Additionally, if someone has difficulties with personal care then they could consider contacting the Local Authority’s adult social care team to request a free care needs assessment. This is an assessment of a person’s ‘eligible needs’ and can help because it provides a report of what the needs are and how these could be met (a care plan) and the cost of meeting the needs (a personal budget amount), which can be a good basis for arranging care and support. Adaptations costing £1,000 or less must be provided free of charge by the local authority if they are as agreed as meeting eligible needs. The local authority may also be able to contribute towards care package fees and larger adaptations, depending on the outcome of a separate financial assessment. If you have an informal carer, like a partner, they can ask for their own Carer's Assessment to get help.  More information is available in Age UK's info guide Getting help at home (IG23)

I have been awarded Attendance Allowance - what other help is there?

Did you know a successful Attendance Allowance (AA) claim can increase entitlement to means-tested benefits for yourself or someone that cares for you? This is because additional premiums like ‘severe disability premium’ and ‘carer’s premium’ can apply to the benefit calculation to increase entitlement, or mean you become entitled for the first time. You could become entitled to a non-means tested Council Tax Discount or Exemption. 

Age UK's info guide More money in your pocket (IG43) summarises these. Contact our Information & Advice team for a free income maximisation check where we look at all of these to help save you money. 

The extra money from Attendance Allowance aims to help people maintain their independence and improve the quality of their lives, although the money can be spent as one wishes. If you’re considering arranging or paying for help, services or equipment you can find information about these on our Local Traders and Services page and Organising Care and Support page.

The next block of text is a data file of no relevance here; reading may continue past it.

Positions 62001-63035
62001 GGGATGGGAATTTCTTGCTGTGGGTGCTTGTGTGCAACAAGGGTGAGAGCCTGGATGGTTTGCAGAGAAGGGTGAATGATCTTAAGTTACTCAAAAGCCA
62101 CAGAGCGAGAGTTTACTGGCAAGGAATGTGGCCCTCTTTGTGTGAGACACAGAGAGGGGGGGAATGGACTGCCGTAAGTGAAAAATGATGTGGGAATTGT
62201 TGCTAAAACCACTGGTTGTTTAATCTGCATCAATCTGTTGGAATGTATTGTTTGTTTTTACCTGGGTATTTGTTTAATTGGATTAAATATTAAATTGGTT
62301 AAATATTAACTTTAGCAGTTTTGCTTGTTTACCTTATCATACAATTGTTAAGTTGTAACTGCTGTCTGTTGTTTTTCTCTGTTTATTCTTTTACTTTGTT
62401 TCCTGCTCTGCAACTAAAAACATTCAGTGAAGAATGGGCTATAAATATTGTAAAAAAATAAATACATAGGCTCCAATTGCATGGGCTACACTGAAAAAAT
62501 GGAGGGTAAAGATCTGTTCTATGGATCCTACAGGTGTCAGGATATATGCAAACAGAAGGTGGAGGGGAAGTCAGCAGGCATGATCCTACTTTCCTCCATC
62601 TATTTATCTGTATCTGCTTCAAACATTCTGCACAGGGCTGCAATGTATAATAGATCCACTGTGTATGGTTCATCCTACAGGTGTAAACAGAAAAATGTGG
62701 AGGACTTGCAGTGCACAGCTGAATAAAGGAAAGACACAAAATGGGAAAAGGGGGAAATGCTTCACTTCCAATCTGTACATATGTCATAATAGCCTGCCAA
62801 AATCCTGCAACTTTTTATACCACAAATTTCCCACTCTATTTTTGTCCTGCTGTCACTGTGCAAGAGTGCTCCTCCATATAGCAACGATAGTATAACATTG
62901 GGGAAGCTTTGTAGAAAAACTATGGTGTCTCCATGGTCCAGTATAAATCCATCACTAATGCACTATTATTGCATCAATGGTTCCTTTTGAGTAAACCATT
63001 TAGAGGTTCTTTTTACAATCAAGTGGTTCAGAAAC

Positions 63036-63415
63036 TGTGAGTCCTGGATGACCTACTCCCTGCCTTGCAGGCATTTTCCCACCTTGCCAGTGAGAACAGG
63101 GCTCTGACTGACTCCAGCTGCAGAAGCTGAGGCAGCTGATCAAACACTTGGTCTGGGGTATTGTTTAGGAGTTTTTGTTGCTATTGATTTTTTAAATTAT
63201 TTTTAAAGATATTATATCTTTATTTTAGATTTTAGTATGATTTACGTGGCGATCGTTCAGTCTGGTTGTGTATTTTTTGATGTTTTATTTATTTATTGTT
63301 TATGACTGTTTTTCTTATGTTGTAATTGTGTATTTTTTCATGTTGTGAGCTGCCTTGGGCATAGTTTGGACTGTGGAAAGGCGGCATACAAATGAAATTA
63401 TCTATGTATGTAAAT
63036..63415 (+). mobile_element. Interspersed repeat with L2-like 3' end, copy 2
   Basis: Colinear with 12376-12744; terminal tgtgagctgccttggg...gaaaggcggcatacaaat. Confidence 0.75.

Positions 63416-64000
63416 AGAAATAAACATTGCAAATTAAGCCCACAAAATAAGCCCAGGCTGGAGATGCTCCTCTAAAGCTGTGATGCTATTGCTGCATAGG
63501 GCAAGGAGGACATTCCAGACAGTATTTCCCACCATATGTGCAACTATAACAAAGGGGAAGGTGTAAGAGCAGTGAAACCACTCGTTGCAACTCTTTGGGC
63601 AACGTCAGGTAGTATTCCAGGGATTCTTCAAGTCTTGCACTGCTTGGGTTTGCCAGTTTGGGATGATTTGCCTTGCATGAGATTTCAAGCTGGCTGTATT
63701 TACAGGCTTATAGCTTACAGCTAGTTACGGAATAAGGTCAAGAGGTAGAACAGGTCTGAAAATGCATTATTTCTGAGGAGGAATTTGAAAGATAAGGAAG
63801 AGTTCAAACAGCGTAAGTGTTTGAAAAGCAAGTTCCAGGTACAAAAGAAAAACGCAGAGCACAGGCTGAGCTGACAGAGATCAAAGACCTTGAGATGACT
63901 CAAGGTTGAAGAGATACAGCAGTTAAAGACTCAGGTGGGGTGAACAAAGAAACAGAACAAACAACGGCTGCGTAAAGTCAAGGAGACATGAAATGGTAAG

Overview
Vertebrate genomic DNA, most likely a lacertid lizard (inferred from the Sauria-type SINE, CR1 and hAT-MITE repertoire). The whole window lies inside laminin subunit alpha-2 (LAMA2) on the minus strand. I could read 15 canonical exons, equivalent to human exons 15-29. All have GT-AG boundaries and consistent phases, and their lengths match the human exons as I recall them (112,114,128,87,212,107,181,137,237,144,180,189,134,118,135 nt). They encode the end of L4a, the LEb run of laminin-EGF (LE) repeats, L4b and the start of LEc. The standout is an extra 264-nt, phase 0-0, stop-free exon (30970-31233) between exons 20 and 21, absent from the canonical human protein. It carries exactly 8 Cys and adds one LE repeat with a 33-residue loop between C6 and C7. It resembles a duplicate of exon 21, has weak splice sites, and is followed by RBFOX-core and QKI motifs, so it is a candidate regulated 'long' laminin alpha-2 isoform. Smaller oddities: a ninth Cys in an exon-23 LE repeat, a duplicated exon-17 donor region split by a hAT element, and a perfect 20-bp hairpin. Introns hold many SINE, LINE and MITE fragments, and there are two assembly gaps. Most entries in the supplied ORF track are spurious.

I would like to claim Carer's Allowance / I am a carer can I get extra money?

If you provide informal care for someone else regularly then you may be eligible for extra financial help as a carer, such as Carer's Allowance, Carer's Premium or a Carer's Council Tax Discount. Usually the person you care for must first be receiving a qualifying disability benefit, such as Attendance Allowance. There is more information in Age UK's info guide Carer's Allowance (IG52)

Important: If someone is paid Carer's Allowance this can negatively impact the cared-for person’s benefits; we advise that the cared-for person has a benefits check first so they can consider all options. Contact our Information & Advice team for a free income maximisation check where we look at all of these to help save you money. 

Carer's Allowance is worked out differently for people over State Pension age. If you receive a State Pension you cannot normally be paid Carer's Allowance itself because of overlapping benefit rules, but you can still have the carer premium if you meet the other criteria. If you already receive a means-tested benefit then a carer premium can increase your entitlement. If you don’t get a means-tested benefit then premiums can mean you become entitled for the first time (as it increases the income thresholds for being eligible).

I'm unhappy with a benefit decision, been overpaid or been turned down

Benefits can be complicated to claim and it can be disheartening to be turned down or be told that you’ve been overpaid. You should be notified in writing of the decision (a ‘decision letter’ or ‘overpayment letter’) which tells you what your options are for challenging the decision. Age UK has a factsheet FS74: Challenging Welfare Benefit Decisions with more detail. 

You can ask for written statement of reasons for the decision to help you put a case forward to challenge the decision; sometimes the decision letter uses standard wording that may not relate specifically to your claim or does not include a breakdown of relevant dates. You must usually challenge the decision within one month of the date on the original decision notice so don’t delay! 

Challenging a benefit decision can be complicated and you may be able to receive more detailed advice from one of our advisers. 

I need help with energy bills

Our AUKW Spread the warmth leaflet has information about local and national schemes available to help you keep warm over winter - in particular we are accepting applications for Wiltshire Surviving Winter Grant and complete a free income maximisation check to ensure that you are receiving all the benefits that you are entitled to.

Warm and Safe Wiltshire (Tel 0800 038 5722) provide a comprehensive free energy advice service including • Advice on eligibility for various energy grants • Advice on insulation, heating and draft proofing and guidance on resolving damp and condensation issues • Guidance on heating systems and controls • Advice on understanding your fuel bills, managing fuel debt and switching energy tariffs.

Age UK’s info guide Save Energy Pay Less (IG30) has tips to reduce costs and use energy more efficiently.

The Citizens Advice website has information about the various government cost-of-living schemes available from the government.

I would like to see if I am eligible for any grants e.g. boiler, white goods